Chapter 1

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Chapter 1

Category: Coursework

Subcategory: Religion

Level: College

Pages: 3

Words: 825

Student’s Name
Institutional Affiliation
Personal Definition of Religion
Scholars during the ancient and contemporary times have affirmed the difficulty in providing religion with an exact and fitting definition. Many a time the definitions from certain scholars have been dismissed as narrow, other haven been found to be partial, yet others rejected as been vague too inclusive. Definitions vary throughout the world to an extent that providing a non-vague yet inclusive definition has been a problem over the years.
Personally, the definition of religion should assume an impartial tone that represents religions practiced throughout the world. Hence, this definition qualifies as a personal endeavor to give the concept a fitting account. Therefore, religion can be defined as a concept that originated in the attempt to characterize and organized feelings, actions, beliefs, and imaginings that come up in reaction to a direct experience of the spiritual and the sacred. As the attempt extends in its elaboration and formulation, religion becomes a system that develops meaning into itself and then sustains the foundation in the form of the origin of experiences and own continuous reactions.
From the definition above, the organization of beliefs, actions, feelings, and imaginings, imply that religion is a socially acquired feature of human life. Further, the definition of religion includes the term experience, which implies that it is learned through time. The reactions are that the individual or a group individual conforms to the initial experience is that begins the development of interaction between a community and the religion. There are difficult but imaginable cases where a religion existed and was lost, and unknown to all, but to the original practitioners, and this is because their reactions going inward had never developed an interaction with other people in the community. Alternatively, the religion, which is the reaction to the initial experience so rapidly and entirely, absorbed it into the traditions and culture of the community to an extent that the original religion did not assume an independent identity. Every recognizable religion must lie between the two extremes, and hence assume an identity through people that people recognize them.
Two key Patterns in Indigenous Religions
The three key patterns identified in the books are a human relationship with nature, the respect for gods, ancestors, and origins, and finally the framing of sacred time and space. Out of the three patterns mentioned above, and this paper will expound on the two last patterns mentioned above and demonstrate how beliefs are practiced and expressed in the ceremonies, and rituals.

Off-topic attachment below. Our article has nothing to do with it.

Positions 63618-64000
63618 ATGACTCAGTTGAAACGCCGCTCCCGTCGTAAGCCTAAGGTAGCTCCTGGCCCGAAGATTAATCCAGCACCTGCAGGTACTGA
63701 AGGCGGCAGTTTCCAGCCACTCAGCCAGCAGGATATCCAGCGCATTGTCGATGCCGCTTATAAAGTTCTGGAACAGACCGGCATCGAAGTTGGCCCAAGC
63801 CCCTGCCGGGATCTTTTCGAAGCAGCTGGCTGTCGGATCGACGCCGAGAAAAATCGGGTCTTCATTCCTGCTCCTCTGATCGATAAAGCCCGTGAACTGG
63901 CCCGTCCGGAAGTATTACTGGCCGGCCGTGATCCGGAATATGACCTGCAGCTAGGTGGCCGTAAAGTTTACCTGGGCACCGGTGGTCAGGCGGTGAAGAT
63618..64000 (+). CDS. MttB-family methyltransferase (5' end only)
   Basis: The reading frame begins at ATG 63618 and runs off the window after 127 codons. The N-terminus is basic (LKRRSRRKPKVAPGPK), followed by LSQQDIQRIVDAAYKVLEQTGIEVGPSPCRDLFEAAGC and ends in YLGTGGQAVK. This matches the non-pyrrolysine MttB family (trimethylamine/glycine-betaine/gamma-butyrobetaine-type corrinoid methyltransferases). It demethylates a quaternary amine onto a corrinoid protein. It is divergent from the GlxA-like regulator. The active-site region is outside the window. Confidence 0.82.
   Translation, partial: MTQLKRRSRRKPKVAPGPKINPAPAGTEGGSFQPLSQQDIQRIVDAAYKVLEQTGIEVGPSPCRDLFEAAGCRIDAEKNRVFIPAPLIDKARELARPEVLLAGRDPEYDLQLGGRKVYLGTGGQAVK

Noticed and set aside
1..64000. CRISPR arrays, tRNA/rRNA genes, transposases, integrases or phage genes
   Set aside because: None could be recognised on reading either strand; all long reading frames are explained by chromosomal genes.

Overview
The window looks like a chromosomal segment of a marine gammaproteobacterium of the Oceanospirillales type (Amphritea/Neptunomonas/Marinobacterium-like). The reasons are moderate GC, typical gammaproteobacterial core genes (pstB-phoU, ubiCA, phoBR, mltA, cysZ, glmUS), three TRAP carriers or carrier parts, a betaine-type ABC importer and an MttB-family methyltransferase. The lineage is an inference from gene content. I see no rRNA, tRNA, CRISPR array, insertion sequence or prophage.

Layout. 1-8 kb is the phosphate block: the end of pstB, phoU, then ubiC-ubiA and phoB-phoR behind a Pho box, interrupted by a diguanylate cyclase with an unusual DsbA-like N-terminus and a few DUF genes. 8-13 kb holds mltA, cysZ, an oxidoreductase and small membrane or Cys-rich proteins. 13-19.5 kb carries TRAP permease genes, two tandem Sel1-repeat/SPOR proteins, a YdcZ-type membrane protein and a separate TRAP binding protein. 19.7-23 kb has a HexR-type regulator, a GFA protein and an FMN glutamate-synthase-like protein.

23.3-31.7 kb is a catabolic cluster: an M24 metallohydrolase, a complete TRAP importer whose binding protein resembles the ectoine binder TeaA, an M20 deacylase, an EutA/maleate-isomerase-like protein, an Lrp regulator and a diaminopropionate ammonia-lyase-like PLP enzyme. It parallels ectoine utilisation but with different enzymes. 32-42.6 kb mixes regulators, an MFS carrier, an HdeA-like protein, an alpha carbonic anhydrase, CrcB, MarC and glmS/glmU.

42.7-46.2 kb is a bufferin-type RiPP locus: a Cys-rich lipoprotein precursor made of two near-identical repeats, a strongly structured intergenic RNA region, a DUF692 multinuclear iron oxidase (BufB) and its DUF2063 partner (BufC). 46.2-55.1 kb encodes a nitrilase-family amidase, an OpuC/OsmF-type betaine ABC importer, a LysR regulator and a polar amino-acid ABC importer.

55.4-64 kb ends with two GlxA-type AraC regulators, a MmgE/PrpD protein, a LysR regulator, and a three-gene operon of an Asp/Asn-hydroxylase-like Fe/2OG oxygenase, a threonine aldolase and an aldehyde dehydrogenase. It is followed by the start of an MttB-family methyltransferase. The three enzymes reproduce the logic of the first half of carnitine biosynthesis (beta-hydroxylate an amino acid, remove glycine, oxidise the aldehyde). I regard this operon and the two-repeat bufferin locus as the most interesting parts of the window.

Sacred Time and Space
To every other individual time normally moves and gradually second by second into the future. However, there is the concept of sacred time, which incidentally means the time of eternity. Different people give it different meanings, and in certain religions, it is known as the distant time when gods worked and lived while others call it a Dreamtime. The sacred time is mostly cyclical and goes back to the germinal period to be renewed. Through recollecting and ritually appreciating the actions of the ancestors and gods, people travel into the sacred time that they occupy. Indigenous religions provide a form to daily lives that people live, and structure them to be in accord with mythical events that have occurred during such sacred time, and this helps in creating a sense of spiritual completeness in the daily lives of those who adhere to the religion. The sacred space is the place that the world of gods and ancestors thrive, although they can contact those on the physical earth when they are needed. Different religions associate different places on earth and atmosphere to be the sacred space, and in these spaces, the belief is that the power of the gods and ancestors is strongest in those places (Cox, 2013). Mountains, lakes, rivers, forests, large and old trees and amongst other items in the natural world have served as the sacred spaces for praying to the gods and ancestors. The Kikuyu of Kenya is fond of playing and performing sacred rituals either to a fig tree or Mount Kenya (Harvey, 2000).
Respect for Origins, Gods, and Ancestors
Indigenous religions based their origins from celestial accounts of their germinal roots, and these are often recited and practiced through rituals. The origins of the religion are often marred with that of the origin of a tribe. The book cites the case of Acoma Pueblo, whose origin came from two sisters who lived underground. The Maasai of Tanzania’s believes that they the ancestors came from the skies and their gods bequeathed to them cattle (Bahr, 2009). Indigenous religions recognize a supreme deity who is more powerful compared to the other lesser ones. The lesser gods are generally in charge of nature such as rainfall, and human characteristics such as beauty and amongst others. The people on the Island of Hawaii are known to revere Pelle a female of the goddess of Volcano to this day. Ancestors are perhaps the single most important element is almost every other indigenous religions, and this is because they are associated with death, a revered topic throughout the globe.
Bahr, A. M. B. (2009). Indigenous religions. Infobase Publishing.
Cox, J. L. (Ed.). (2013). Critical reflections on indigenous religions. Ashgate Publishing, Ltd.
Harvey, G. (Ed.). (2000). Indigenous religions: a companion. A&C Black.